A Rare-Earth Crisis?

Molycorp

Crushing facility for Project Phoenix at Molycorp.

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A somewhat obscure group of elements--the rare-earth elements--have suddenly become a political issue. Critical to the manufacture of high-tech devices such as smartphones, hybrid vehicle motors, wind turbines, solar cells, weapon systems, oil and chemical refining, and more, the rare-earth elements are increasingly in short supply and more expensive as these technologies proliferate. These elements are mainly produced and refined in China, which has recently warned of forthcoming export reductions due to increased domestic demand and restraints on production attributed to environmental concerns. In response to a perceived "rare-earth crisis," some analysts have called for restoring US domestic production of the rare earths, and for challenging China in the World Trade Organization. Others have suggested stockpiling and recycling programs. Join us for a discussion of the rare earths and the policy ramifications of their scarcity, geographic distribution, environmental impacts, and near-monopolistic market.
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About the Author

 

Kenneth P.
Green

 

Benjamin
Zycher
  • Benjamin Zycher is the John G. Searle Chair and a resident scholar at the American Enterprise Institute (AEI), where he works on energy and environmental policy. He is also a senior fellow at the Pacific Research Institute.

    Before joining AEI, Zycher conducted a broad research program in his public policy research firm, and was an intelligence community associate of the Office of Economic Analysis, Bureau of Intelligence and Research, US Department of State.  He is a former senior economist at the RAND Corporation, a former adjunct professor of economics at the University of California, Los Angeles (UCLA) and at the California State University Channel Islands, and is a former senior economist at the Jet Propulsion Laboratory, California Institute of Technology.  He served as a senior staff economist for the President's Council of Economic Advisers, with responsibility for energy and environmental policy issues.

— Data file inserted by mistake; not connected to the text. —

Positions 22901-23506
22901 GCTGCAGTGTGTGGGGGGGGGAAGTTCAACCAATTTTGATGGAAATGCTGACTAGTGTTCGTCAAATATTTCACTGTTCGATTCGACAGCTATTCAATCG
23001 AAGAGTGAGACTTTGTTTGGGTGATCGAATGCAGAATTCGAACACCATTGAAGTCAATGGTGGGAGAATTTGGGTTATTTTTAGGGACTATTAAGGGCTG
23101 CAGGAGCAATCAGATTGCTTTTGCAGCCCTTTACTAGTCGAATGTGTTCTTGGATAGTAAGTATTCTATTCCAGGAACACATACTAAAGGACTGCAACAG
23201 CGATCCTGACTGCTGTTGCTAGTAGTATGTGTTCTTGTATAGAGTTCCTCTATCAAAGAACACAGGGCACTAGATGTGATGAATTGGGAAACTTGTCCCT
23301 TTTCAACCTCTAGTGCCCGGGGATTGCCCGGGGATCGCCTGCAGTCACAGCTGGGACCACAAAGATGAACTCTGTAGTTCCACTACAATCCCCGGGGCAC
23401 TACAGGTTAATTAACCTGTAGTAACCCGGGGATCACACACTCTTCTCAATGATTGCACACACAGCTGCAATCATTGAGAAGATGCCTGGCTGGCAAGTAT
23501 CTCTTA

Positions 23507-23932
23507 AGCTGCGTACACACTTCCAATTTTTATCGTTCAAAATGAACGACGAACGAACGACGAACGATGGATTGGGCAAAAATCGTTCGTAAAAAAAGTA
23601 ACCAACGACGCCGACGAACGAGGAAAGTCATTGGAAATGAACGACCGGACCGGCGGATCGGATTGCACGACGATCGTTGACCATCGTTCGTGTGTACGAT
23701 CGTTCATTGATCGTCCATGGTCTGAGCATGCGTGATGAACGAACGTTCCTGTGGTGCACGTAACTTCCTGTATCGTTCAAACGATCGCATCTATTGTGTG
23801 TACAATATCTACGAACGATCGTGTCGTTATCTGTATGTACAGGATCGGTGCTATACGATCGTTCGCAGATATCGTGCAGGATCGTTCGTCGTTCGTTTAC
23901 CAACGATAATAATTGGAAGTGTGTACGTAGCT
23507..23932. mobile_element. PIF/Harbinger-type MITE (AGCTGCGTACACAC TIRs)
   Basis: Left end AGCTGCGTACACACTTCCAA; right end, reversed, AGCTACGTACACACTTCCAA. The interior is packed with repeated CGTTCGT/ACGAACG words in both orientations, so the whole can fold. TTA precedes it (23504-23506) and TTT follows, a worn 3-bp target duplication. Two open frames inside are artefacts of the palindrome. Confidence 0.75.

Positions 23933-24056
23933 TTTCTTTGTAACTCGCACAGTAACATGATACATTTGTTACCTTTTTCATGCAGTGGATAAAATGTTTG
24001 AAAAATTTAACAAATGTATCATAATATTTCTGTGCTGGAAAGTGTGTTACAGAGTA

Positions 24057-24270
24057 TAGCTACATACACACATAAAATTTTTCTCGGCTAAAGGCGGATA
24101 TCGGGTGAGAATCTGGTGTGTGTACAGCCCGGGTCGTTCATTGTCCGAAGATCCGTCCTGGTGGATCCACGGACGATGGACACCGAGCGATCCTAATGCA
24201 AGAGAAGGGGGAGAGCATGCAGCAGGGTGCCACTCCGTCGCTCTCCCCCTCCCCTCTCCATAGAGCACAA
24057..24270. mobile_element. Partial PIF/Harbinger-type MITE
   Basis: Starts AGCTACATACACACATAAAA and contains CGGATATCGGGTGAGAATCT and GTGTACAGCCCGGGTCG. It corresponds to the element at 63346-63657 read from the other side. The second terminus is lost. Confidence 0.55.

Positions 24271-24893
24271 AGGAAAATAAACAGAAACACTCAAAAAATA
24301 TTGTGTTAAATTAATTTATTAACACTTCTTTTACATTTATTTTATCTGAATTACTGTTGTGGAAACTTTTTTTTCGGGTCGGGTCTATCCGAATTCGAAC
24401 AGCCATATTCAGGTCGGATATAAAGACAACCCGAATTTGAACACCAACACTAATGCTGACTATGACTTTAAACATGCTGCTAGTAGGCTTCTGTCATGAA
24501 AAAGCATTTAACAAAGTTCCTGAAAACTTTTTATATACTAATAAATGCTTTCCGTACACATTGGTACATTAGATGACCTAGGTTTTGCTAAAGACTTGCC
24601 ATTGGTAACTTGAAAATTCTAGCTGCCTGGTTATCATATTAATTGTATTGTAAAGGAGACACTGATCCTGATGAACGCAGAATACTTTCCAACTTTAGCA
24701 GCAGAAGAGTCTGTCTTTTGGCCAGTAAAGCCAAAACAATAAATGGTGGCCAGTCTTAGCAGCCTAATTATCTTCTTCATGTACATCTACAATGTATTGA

Zycher has a doctorate in economics from UCLA, a Master in Public Policy from the University of California, Berkeley, and a Bachelor of Arts in political science from UCLA.

  • Email: benjamin.zycher@aei.org
  • Assistant Info

    Name: Regan Kuchan
    Phone: 202.862.5903
    Email: regan.kuchan@aei.org

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Wednesday, April 23, 2014 | 12:00 p.m. – 1:30 p.m.
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Thursday, April 24, 2014 | 12:00 p.m. – 1:30 p.m.
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Friday, April 25, 2014 | 9:15 a.m. – 1:15 p.m.
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